The main question that I had when walking into the Gielgud Theatre, was how they would walk the tightrope around Joanne’s final plot-twisting proposition to what she believes to be a relationship-phobic Bobbie. In the original, this rich wife and strong woman suggests that Bobby should become her kept-lover, but how would Joanne push Sondheim’s new female Bobbie to arrive at the astonishing realization and say the important line, “but who will I care for?” In pre-show discussions with other theatre junkies, I thought that Bobbie needed to be bisexual in nature for Joanne’s proposition to work, and it would, if they formulated Bobbie’s sexuality into something that is more fluid and bi-curious. That opportunity could reside with the feisty PJ, one of the more disconnected lovers of Bobbie, here portrayed by George Balgden (Theatre Royal’s Tartuffe). That part could have been played by a woman, giving Bobbie a more open sexuality that would allow a progressive Joanne to want to find her own brand of freedom in Bobbie’s bed. It could have been a compelling and fascinating exploration of power and sexuality in the modern world (and from what I hear through the grape-vine, it was suggested to LuPone more than once). And to be honest, although Blagden is fun in general as the narcissist PJ, his performance of the glorious song “Another Hundred People” is the weakest point in the generally strong production, which is amazing in itself as that song is one of the most fascinating and complex. It doesn’t really help that the choreography by Liam Steel (Shakespeare in the Park/Delacorte Theater’s Into the Woods) is distracting on both subway car sides of Blagden’s singing, but something just doesn’t fire up in that moment as it did when Angel Desai played Marta on Broadway alongside Raul. Overall, this is a strong and invigorating recreation of an epic piece of musical theatre, one that should be embraced for its inventiveness and bravado, especially in the very stupendously talented hands of LuPone, Craig, Bailey, Fleeshman, and Elliott, along with her company of actors and creatives.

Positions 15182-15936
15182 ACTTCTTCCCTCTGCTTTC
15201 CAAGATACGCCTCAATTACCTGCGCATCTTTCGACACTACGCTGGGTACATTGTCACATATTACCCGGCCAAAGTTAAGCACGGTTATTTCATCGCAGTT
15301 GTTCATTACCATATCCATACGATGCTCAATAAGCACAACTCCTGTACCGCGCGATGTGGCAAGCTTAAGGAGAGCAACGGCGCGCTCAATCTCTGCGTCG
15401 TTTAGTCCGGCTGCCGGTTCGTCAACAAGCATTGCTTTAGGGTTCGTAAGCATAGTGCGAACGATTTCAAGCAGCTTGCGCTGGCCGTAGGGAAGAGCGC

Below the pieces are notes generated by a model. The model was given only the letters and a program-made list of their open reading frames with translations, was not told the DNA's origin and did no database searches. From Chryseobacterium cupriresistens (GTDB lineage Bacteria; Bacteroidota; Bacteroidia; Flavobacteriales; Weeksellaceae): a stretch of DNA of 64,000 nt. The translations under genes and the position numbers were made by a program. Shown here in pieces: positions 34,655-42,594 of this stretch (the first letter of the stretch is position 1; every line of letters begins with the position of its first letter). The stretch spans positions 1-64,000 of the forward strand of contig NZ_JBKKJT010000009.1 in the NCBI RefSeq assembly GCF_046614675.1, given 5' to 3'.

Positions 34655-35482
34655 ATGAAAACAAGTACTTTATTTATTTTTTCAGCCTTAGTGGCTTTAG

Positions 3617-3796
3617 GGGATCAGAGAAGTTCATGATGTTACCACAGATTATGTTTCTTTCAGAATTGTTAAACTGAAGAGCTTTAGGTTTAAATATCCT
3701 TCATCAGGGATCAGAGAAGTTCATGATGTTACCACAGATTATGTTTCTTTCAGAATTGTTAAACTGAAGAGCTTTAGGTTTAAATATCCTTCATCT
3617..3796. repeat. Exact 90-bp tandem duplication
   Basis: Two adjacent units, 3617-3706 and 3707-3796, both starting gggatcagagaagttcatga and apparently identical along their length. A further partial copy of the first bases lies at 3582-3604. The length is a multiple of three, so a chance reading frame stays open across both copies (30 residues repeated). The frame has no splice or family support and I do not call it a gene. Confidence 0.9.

Blowing out almost half of the candles that Bobbie tries to across the way, Everybody’s Talking About Jamie and its luminous star, John McCrea (Adelphi’s Peter Pan) are pushing forth an enlightened agenda that is just as surprising, mainly because it is being so wildly embraced and loved by the West End audiences that are filling the Apollo Theatre nightly. Strongly progressive and embracing, this heart-of-gold sweet musical, based on the documentary film “Jamie: Drag Queen at 16” straps on its signature red stilettos and dances forth the story of a young 15-year-old, going on 16, who dreams, most bravely, that one day he will become a well-known drag queen. It’s pretty amazing, especially in the casual way his dream is stated without an ounce of judgement coming from the smart and enlightened lyrics and book by Tom MacRae (Comedy Central’s ‘Threesome‘) and music and orchestrations by Dan Gillespie Sells (Soho Theatre’s The Bad, the Sad, and the Broken Hearted).